The research indicates that Britain is closing the “scale-up gap”, as identified in a 2014 report by entrepreneur Sherry Coutu.
The UK economy may be growing faster than any other G8 nation, but recent data has shown that it lags behind the US and other leading economies when it comes to scaling companies. This was termed as the scale-up gap. She suggested, however, that a boost of just one per cent to Britain’s scale-up population could drive an additional 238,000 jobs and 38bn to gross value added (GVA) within three years.
The same report defined a scale-up business as having ten or more employees and recording average annual growth in revenue or employees of at least 20 per cent over three consecutive years. According to the Citrix research, one tenth of all British businesses of this size have recorded average annual growth of more than 20 per cent over the last two years.
Emma Jones, founder of Enterprise Nation said: “The gazelle-like pace and momentum we’re experiencing in the small business world is not abating, rather it’s increasing as more and more people seize the day and set about starting up a business of their own, taking control of their own destiny.
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“This report shows more than ever are now taking their companies to the next level and entering the fast lane and high growth. It’s great news for the British economy ? and for all those millions of small and micro business owners that are just starting out or growing a company to fit in with their own lifestyle and aspirations.”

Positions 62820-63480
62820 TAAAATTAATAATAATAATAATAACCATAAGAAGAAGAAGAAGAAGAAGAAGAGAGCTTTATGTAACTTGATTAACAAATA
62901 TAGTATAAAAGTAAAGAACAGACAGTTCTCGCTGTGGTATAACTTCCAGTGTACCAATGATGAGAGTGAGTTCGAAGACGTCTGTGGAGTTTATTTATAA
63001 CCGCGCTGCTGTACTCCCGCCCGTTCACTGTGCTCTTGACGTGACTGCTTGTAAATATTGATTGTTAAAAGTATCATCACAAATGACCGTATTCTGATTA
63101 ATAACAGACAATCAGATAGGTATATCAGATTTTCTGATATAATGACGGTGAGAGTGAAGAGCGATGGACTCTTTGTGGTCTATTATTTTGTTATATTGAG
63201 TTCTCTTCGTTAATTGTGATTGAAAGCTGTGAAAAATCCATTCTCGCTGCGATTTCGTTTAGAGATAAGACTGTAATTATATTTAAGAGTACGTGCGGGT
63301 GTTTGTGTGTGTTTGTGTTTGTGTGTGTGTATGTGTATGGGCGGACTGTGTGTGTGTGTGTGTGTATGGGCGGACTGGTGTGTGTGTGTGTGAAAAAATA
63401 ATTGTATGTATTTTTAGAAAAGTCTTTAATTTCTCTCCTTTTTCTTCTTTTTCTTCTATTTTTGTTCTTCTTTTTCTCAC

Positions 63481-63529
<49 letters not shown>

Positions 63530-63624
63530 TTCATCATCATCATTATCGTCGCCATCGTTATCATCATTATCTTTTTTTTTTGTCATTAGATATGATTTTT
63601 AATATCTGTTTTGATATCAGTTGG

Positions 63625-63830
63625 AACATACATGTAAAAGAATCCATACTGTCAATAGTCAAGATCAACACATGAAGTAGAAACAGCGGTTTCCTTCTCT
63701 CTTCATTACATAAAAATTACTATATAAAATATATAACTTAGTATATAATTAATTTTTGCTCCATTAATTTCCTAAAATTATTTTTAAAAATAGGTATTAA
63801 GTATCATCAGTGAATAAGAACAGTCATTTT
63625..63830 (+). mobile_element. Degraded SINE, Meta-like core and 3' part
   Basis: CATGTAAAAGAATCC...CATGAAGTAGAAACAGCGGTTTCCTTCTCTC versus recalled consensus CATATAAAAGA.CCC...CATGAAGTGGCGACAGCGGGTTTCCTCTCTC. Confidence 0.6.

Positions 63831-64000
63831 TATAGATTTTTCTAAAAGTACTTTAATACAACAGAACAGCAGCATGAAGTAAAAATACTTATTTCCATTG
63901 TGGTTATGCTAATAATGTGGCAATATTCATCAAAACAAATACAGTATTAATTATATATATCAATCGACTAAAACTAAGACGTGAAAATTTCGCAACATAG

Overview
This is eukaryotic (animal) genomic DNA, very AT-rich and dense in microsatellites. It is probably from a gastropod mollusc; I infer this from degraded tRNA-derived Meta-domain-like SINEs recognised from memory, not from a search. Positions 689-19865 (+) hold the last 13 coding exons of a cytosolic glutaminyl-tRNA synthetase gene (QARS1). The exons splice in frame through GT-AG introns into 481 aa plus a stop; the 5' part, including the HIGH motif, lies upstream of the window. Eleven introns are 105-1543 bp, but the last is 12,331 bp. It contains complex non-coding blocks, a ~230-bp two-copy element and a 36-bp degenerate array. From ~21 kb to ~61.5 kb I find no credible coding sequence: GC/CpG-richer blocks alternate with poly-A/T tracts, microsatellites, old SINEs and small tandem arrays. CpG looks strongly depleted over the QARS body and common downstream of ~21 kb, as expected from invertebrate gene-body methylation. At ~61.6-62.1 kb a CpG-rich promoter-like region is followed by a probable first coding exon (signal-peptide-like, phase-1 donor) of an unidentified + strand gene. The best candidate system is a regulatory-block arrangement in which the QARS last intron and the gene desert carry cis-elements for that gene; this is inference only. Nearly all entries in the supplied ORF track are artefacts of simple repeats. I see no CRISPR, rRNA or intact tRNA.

The findings revealed a strong correlation between company growth, technology investment and high growth businesses the companies that Citrix had identified for the scale up comparison. The SMEs that grew by 50 per cent or more over the last two years were four times more likely to have invested in technology in 2014 than they did in 2013 (27 per cent) than those that stayed the same size or decreased (six per cent).
It was also highlighted how technology was helping British SMEs overcome potential barriers to scaling up a business. These barriers included sourcing business locations and expanding into new markets.
The extent to which British SMEs were focused on international markets was demonstrated by 2014 research by Citrix and YouGov, which found that 60 per cent of SMEs expected to be doing business internationally in 2016. Some 28 per cent also expected revenue from international sales to increase.
Access to the right talent was another cited barrier to growth. It was revealed that high growth businesses were increasingly seeking out new pools of talent, with 38 per cent having recruited employees from other regions of the UK or abroad. Many of these employees have relocated, however, 21 per cent said their business had employed people from outside of their local region who worked remotely.
Digital offers all companies the opportunity to disrupt traditional markets through the development of new business models, the report said.
Andrew Millard, senior director of international marketing at Citrix, said SMEs were a critical engine of growth for the UK economy. He claimed that technology was clearly playing an important role in overcoming some of the traditional barriers to growth, while digital competency was becoming the new currency of growth.